Labour was founded, not to bring about socialism – that came later with the 1918 Fabian-authored Clause IV, but to put working-class people into parliament. Initially groups like the National Union of Miners stayed with the Liberal party, hoping for scraps off the table. Soon it was clear that only Labour was committed to this first fundamental aim; the NUM and the working-class voters in the new franchise switched accordingly.
Labour led the way for women’s representation. Not the first women member of parliament, but the first in the cabinet and soon by far the largest group of women MPs in the House of Commons. The party stands on the shoulders of giants who entered Westminster in tougher times. Harriet Harman joined parliament in 1982 and was quickly derided for raising issues then deemed non-political, such a childcare. In 1997 a huge breakthrough took place and over the 13 years that followed most big offices of state was headed by a woman at some point. We had the first black woman in the cabinet and appointed Britain’s first woman European commissioner; Valerie Amos now heads up a United Nations agency and Cathy Ashton last year completed her term as first vice-president of the European Union. That government transformed women’s lives and these women transformed the policy environment we now live in. When Labour wins, women win.
Research by Progress shows that, had Labour won all its target seats in England and Wales in May this year, the party’s ranks would have been boosted by an additional 35 women. If it had not lost any seats to the Tories, it would have been 39. The House of Commons, with an overall net gain of 30 women, would now boast over a third, 34 per cent, of its membership as female. Instead women make up just 29 per cent of the famous green benches. This would have transformed our international standing. Currently the Commons is 38th in the league table. Under Labour it would have been 26th, joint with Serbia and one place below Uganda. This would have seen the United Kingdom leapfrog three European Union member states – Portugal, Italy and Austria – and seen us ahead of New Zealand – which remains one of the few countries to elect a woman Labour prime minister. (more…)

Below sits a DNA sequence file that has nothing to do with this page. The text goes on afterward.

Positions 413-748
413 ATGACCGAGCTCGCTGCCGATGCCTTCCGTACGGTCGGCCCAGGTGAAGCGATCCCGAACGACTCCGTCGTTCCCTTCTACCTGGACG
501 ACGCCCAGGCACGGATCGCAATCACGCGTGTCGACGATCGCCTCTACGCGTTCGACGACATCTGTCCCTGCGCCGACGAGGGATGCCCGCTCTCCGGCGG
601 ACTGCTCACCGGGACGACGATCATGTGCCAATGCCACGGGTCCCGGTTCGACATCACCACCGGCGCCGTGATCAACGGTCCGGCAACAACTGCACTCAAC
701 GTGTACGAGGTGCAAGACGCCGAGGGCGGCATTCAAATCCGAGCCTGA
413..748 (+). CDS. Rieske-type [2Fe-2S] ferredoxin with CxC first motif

The Conservatives should not even have been in contention in this election. With apparent disregard for its failure to win a majority in 2010, the Tory party abandoned modernisation as soon as it entered office. It haemorrhaged support, in both voter base and parliamentary party, to the United Kingdom Independence party. It has presided over sluggish economic growth which was not felt by most across the country. And it has entrenched negative attitudes about itself – which will endure now for many decades more – among previous swing voters in places like Scotland, Manchester and London.
And yet for all these failures, the Conservative party’s aggressive belief that it alone speaks for the majority of Britain – arrogant and wrong though it may be – dragged it from the depths of the omnishambles budget in 2012 to apparently neck and neck with Labour on polling day. (more…)